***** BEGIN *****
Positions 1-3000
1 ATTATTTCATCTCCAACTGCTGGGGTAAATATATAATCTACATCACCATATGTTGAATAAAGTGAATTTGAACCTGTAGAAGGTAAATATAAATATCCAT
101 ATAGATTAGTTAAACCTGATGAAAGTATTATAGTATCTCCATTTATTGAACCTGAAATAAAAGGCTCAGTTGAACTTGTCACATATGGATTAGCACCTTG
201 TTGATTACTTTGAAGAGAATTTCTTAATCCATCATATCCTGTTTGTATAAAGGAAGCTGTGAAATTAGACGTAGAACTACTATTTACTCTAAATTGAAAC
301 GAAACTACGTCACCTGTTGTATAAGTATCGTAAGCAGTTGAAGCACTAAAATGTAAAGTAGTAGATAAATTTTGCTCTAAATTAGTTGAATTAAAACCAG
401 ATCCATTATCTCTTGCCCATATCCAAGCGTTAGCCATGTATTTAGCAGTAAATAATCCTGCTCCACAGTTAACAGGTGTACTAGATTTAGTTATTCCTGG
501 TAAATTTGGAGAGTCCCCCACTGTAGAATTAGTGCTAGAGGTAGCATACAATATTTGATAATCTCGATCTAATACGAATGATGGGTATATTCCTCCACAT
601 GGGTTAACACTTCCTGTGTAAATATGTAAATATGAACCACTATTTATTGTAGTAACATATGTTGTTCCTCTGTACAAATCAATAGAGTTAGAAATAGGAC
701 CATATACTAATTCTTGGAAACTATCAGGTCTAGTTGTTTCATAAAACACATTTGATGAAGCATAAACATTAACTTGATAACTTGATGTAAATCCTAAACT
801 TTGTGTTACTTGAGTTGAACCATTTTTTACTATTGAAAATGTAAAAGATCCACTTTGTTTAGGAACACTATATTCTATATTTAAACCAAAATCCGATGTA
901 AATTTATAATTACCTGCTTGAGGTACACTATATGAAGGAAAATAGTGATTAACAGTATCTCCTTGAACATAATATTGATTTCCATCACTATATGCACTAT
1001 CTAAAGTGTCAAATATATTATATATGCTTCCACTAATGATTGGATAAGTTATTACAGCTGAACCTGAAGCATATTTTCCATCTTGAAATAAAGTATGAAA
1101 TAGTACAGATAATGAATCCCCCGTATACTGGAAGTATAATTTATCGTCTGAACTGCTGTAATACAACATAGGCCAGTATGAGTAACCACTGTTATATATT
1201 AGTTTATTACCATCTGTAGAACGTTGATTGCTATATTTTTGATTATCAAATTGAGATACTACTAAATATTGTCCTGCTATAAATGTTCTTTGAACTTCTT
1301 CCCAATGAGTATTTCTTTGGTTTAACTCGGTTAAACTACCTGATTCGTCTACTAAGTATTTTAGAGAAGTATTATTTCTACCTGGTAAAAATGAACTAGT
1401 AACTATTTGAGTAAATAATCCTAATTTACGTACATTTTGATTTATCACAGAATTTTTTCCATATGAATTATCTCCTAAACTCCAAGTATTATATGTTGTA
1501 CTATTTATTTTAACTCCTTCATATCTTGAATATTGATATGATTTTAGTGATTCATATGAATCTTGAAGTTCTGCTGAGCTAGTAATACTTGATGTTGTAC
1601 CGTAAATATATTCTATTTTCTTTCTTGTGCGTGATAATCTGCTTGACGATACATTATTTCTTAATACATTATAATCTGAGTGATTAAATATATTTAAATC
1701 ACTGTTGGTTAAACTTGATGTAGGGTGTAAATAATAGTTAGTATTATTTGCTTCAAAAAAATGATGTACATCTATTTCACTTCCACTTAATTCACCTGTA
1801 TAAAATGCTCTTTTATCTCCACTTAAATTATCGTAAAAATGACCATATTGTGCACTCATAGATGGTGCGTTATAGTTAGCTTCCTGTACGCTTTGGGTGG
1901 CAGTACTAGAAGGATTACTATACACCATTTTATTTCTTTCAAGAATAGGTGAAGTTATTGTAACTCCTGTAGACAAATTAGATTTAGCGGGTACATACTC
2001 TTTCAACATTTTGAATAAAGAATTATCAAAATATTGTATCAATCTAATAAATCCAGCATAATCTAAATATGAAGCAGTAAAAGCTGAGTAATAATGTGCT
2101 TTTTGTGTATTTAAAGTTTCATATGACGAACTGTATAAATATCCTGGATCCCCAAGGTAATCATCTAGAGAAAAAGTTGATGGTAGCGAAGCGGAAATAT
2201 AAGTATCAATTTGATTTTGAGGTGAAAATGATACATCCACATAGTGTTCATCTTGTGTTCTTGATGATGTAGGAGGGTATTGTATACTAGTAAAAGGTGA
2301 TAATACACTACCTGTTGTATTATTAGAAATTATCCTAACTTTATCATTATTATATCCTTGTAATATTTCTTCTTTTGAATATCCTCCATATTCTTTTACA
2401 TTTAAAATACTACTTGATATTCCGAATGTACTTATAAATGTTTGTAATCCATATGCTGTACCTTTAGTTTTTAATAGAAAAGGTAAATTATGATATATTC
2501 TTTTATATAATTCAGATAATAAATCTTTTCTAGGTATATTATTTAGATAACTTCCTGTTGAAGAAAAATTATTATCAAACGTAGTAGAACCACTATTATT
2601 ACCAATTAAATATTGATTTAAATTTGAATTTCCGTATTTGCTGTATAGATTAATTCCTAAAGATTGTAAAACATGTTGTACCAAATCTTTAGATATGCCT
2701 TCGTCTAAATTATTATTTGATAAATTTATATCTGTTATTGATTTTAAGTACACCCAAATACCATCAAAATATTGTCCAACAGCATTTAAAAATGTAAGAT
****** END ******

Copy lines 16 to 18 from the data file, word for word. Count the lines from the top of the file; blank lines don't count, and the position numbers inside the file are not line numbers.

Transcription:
1401 AACTATTTGAGTAAATAATCCTAATTTACGTACATTTTGATTTATCACAGAATTTTTTCCATATGAATTATCTCCTAAACTCCAAGTATTATATGTTGTA
1501 CTATTTATTTTAACTCCTTCATATCTTGAATATTGATATGATTTTAGTGATTCATATGAATCTTGAAGTTCTGCTGAGCTAGTAATACTTGATGTTGTAC
1601 CGTAAATATATTCTATTTTCTTTCTTGTGCGTGATAATCTGCTTGACGATACATTATTTCTTAATACATTATAATCTGAGTGATTAAATATATTTAAATC